Ancient sea coral analysis reveals unstable sea levels in the past - 18 Sep 2011  
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Ancient sea coral analysis reveals unstable sea levels in the past.  
A study of coral samples from the Bahamas indicates that sea levels during a period known as the Last Interglacial, around 120,000 years ago, fluctuated by as much as four to six meters.
This data was revealed through a more advanced coral dating method recently developed by a US research team led by the Woods Hole Oceanographic Institute (WHOI).

Scientists thus have a new understanding of the Last Interglacial, which is a time period that global average temperatures were as warm or warmer than they are today, with sea levels that could have been about six meters higher.

The researchers point out that currently increasing global temperatures could similarly lead to steep sea level rises, with WHOI geochronologist Dr. William G. Thompson saying that the volatility of this situation is a crucial matter that should be considered by the significant portion of the world's population that lives in coastal zones. 

Many thanks, Dr. Thompson and colleagues, for your discoveries that provide us with a more comprehensive understanding of climate change effects. Let us quickly heed these lessons of the past and work to stabilize our planet for the safeguarding of all beings on Earth.

During a December 2010 interview by El Quintanarroense newspaper, Supreme Master Ching Hai warned of the devastating implications of rising sea levels and offered the single most effective way to restore the balance and protection of the ecosphere.

Hundreds of thousands of people have to relocate because of rising water or because no water. Either the flood destroys all their houses and harvest so that they cannot live anymore and after that is drought, because no trees, nothing, to keep the water to distribute regularly and evenly, so all the water flushed it all down at one time and nothing keeps it; it’s gone to the sea. And then the sea is warming because of methane and everything, and all the runoff chemicals, and then the sea warms more of the ice and the ice melts more and the sea keeps rising.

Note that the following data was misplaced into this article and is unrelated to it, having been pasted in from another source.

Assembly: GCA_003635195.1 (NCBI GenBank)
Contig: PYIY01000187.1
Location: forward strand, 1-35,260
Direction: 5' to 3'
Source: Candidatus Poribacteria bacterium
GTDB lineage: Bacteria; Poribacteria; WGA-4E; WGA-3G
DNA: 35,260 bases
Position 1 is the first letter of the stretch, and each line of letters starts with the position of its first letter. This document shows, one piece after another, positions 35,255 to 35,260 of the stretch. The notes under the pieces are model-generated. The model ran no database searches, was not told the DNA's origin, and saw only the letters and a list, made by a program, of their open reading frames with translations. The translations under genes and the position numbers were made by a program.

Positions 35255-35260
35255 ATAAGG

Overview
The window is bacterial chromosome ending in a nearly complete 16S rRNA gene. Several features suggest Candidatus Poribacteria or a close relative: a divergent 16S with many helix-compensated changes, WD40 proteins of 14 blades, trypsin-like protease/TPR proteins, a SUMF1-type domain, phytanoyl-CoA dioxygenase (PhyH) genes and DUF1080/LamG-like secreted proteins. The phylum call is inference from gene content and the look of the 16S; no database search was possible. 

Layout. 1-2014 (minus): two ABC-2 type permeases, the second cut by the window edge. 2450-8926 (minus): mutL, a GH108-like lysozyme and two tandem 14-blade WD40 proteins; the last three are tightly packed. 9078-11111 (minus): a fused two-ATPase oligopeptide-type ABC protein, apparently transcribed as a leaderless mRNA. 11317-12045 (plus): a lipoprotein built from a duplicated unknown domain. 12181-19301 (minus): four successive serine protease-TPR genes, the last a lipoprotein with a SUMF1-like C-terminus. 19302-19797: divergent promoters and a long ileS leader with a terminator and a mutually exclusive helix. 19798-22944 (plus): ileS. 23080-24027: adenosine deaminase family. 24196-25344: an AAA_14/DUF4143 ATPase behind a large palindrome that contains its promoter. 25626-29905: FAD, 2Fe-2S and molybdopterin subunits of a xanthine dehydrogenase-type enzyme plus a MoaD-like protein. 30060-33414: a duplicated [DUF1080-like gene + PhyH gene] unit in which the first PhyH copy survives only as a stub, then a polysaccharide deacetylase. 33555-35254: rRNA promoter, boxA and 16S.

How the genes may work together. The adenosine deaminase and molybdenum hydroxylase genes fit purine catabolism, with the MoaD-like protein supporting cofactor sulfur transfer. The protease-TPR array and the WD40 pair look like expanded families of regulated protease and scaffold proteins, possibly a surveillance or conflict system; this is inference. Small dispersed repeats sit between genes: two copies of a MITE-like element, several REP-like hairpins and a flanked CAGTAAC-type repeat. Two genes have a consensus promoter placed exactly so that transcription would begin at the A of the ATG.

So, people have to run either because of sinking island or rising sea level or flood or drought. It’s all extreme.

You cannot just point finger at one or two organizations. It’s just all together because we are warming the climate by cutting the trees, by raising the animals who do produce methane.

According to the latest report, animals is responsible for 51%, at least, of all the greenhouse gas emissions that heat up the planet.

So if we stop animal industry, we cut out 51% of the heat.

US researchers from Stanford University studying the effects of carbon dioxide entering ocean waters via hydrothermal vents near Ischia, Italy find that the marine ecosystems are disturbingly high in acidity, with shelled organisms such as clams, mussels, scallops, small crabs, sea urchins, and shrimps all completely absent.

The Asian Development Bank warns in a September 2011 report that climate change is affecting food production in the Asia-Pacific region as it urges regional nations toward growing climate-resistant crops and employing new technologies that improve production, to avoid a rise in hunger and malnutrition.

Following the second hottest summer on record in the US, the city of International Falls, Minnesota dips to below freezing at 19 degrees Fahrenheit (-7 degrees Celsius) on September 15, 2011, a lowest ever temperature for the month.